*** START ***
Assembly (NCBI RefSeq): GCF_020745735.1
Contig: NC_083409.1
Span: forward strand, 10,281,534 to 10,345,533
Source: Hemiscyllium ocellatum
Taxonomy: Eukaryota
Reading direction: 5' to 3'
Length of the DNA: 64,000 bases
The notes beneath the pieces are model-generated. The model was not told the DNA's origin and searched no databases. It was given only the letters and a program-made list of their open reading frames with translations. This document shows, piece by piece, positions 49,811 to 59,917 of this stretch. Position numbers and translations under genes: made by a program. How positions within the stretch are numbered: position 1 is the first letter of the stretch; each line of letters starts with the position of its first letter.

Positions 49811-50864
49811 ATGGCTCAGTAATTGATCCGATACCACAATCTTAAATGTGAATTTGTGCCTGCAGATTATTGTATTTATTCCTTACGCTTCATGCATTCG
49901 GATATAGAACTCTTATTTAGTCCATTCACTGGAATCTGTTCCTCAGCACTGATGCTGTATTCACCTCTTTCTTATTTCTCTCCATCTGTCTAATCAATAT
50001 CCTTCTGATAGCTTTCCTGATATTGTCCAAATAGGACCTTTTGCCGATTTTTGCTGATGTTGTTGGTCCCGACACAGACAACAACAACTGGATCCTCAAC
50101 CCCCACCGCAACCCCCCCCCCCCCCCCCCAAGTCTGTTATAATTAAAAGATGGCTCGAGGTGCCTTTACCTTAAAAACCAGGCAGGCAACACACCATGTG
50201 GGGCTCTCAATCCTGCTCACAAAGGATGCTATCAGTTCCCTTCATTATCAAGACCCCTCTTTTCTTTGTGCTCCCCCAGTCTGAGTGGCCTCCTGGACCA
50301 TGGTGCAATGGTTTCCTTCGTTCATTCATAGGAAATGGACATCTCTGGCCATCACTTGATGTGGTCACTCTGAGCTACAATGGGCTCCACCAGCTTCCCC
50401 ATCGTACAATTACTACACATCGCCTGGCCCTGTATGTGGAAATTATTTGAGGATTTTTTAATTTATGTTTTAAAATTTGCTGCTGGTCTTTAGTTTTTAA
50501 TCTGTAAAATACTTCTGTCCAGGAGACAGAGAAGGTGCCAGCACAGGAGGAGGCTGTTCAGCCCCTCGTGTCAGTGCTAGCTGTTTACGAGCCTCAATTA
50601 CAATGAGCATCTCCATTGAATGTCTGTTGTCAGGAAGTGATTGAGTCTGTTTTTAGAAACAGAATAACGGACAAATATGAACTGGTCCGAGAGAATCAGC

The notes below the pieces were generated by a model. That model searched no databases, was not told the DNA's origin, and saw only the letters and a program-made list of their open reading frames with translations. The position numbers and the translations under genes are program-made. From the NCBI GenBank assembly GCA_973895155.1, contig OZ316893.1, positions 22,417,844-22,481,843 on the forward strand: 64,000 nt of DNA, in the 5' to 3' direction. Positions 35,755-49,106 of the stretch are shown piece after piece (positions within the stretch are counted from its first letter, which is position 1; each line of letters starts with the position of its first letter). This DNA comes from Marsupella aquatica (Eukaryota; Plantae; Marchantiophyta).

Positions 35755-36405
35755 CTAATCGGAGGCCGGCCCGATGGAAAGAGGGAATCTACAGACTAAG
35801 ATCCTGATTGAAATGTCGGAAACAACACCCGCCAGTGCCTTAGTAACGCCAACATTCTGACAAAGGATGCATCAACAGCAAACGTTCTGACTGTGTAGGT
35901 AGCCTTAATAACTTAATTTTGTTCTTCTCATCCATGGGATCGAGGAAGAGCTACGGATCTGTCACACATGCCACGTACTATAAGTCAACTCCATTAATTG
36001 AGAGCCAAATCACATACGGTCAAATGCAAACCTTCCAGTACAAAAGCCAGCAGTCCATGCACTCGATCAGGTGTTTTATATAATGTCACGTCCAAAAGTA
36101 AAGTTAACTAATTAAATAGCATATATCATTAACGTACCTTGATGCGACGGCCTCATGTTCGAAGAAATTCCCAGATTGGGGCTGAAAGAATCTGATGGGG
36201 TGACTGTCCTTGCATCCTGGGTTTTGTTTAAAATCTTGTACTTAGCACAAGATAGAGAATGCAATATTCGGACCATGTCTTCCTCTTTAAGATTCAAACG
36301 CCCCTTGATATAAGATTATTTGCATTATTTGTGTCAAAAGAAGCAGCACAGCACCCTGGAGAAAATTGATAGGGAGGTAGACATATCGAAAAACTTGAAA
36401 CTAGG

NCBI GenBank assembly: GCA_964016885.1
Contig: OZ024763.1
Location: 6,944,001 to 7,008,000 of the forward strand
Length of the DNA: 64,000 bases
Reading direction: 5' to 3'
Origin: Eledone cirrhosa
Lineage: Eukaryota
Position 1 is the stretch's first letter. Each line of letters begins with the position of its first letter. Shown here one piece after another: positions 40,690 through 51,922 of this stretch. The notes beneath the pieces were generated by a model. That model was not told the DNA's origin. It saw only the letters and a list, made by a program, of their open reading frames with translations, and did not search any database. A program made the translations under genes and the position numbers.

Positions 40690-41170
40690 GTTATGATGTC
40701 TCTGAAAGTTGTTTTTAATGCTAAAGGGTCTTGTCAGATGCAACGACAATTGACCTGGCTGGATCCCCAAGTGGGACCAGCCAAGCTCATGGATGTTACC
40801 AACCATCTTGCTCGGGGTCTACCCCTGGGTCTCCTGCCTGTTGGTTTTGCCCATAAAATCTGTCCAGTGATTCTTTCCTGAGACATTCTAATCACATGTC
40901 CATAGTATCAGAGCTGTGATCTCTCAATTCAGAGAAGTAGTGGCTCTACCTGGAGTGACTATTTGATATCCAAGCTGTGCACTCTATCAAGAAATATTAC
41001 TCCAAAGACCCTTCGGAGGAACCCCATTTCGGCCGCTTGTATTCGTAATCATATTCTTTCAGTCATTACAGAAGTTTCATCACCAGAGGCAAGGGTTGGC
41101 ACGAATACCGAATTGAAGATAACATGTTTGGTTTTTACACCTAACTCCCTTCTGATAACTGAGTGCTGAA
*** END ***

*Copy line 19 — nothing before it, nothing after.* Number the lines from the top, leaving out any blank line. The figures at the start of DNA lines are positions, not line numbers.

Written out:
The notes below the pieces were generated by a model. That model searched no databases, was not told the DNA's origin, and saw only the letters and a program-made list of their open reading frames with translations. The position numbers and the translations under genes are program-made. From the NCBI GenBank assembly GCA_973895155.1, contig OZ316893.1, positions 22,417,844-22,481,843 on the forward strand: 64,000 nt of DNA, in the 5' to 3' direction. Positions 35,755-49,106 of the stretch are shown piece after piece (positions within the stretch are counted from its first letter, which is position 1; each line of letters starts with the position of its first letter). This DNA comes from Marsupella aquatica (Eukaryota; Plantae; Marchantiophyta).